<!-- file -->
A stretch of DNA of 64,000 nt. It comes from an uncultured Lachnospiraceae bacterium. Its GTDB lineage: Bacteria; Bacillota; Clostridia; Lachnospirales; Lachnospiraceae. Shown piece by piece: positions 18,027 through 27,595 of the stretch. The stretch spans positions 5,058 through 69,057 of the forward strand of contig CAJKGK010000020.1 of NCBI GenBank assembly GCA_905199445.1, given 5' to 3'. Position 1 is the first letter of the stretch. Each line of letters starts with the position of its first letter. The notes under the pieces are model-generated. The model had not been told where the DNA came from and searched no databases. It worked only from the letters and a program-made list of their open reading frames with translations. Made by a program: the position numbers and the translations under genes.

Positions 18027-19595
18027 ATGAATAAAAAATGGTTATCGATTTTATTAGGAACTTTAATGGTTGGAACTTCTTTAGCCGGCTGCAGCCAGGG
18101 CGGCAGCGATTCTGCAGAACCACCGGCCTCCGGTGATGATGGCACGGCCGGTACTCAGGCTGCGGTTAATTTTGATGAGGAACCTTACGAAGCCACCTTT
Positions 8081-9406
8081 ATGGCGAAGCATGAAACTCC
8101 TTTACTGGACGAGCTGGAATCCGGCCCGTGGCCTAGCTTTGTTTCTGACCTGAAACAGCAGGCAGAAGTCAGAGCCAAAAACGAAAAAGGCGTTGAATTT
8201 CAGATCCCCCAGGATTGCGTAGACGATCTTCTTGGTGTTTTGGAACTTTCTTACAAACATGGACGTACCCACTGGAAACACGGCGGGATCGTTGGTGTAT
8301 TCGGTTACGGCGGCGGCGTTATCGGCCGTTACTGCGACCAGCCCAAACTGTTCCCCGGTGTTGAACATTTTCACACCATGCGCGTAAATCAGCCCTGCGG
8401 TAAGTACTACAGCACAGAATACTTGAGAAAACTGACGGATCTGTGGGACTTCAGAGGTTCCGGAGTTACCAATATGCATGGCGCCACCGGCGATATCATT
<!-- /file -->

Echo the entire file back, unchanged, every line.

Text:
A stretch of DNA of 64,000 nt. It comes from an uncultured Lachnospiraceae bacterium. Its GTDB lineage: Bacteria; Bacillota; Clostridia; Lachnospirales; Lachnospiraceae. Shown piece by piece: positions 18,027 through 27,595 of the stretch. The stretch spans positions 5,058 through 69,057 of the forward strand of contig CAJKGK010000020.1 of NCBI GenBank assembly GCA_905199445.1, given 5' to 3'. Position 1 is the first letter of the stretch. Each line of letters starts with the position of its first letter. The notes under the pieces are model-generated. The model had not been told where the DNA came from and searched no databases. It worked only from the letters and a program-made list of their open reading frames with translations. Made by a program: the position numbers and the translations under genes.

Positions 18027-19595
18027 ATGAATAAAAAATGGTTATCGATTTTATTAGGAACTTTAATGGTTGGAACTTCTTTAGCCGGCTGCAGCCAGGG
18101 CGGCAGCGATTCTGCAGAACCACCGGCCTCCGGTGATGATGGCACGGCCGGTACTCAGGCTGCGGTTAATTTTGATGAGGAACCTTACGAAGCCACCTTT
Positions 8081-9406
8081 ATGGCGAAGCATGAAACTCC
8101 TTTACTGGACGAGCTGGAATCCGGCCCGTGGCCTAGCTTTGTTTCTGACCTGAAACAGCAGGCAGAAGTCAGAGCCAAAAACGAAAAAGGCGTTGAATTT
8201 CAGATCCCCCAGGATTGCGTAGACGATCTTCTTGGTGTTTTGGAACTTTCTTACAAACATGGACGTACCCACTGGAAACACGGCGGGATCGTTGGTGTAT
8301 TCGGTTACGGCGGCGGCGTTATCGGCCGTTACTGCGACCAGCCCAAACTGTTCCCCGGTGTTGAACATTTTCACACCATGCGCGTAAATCAGCCCTGCGG
8401 TAAGTACTACAGCACAGAATACTTGAGAAAACTGACGGATCTGTGGGACTTCAGAGGTTCCGGAGTTACCAATATGCATGGCGCCACCGGCGATATCATT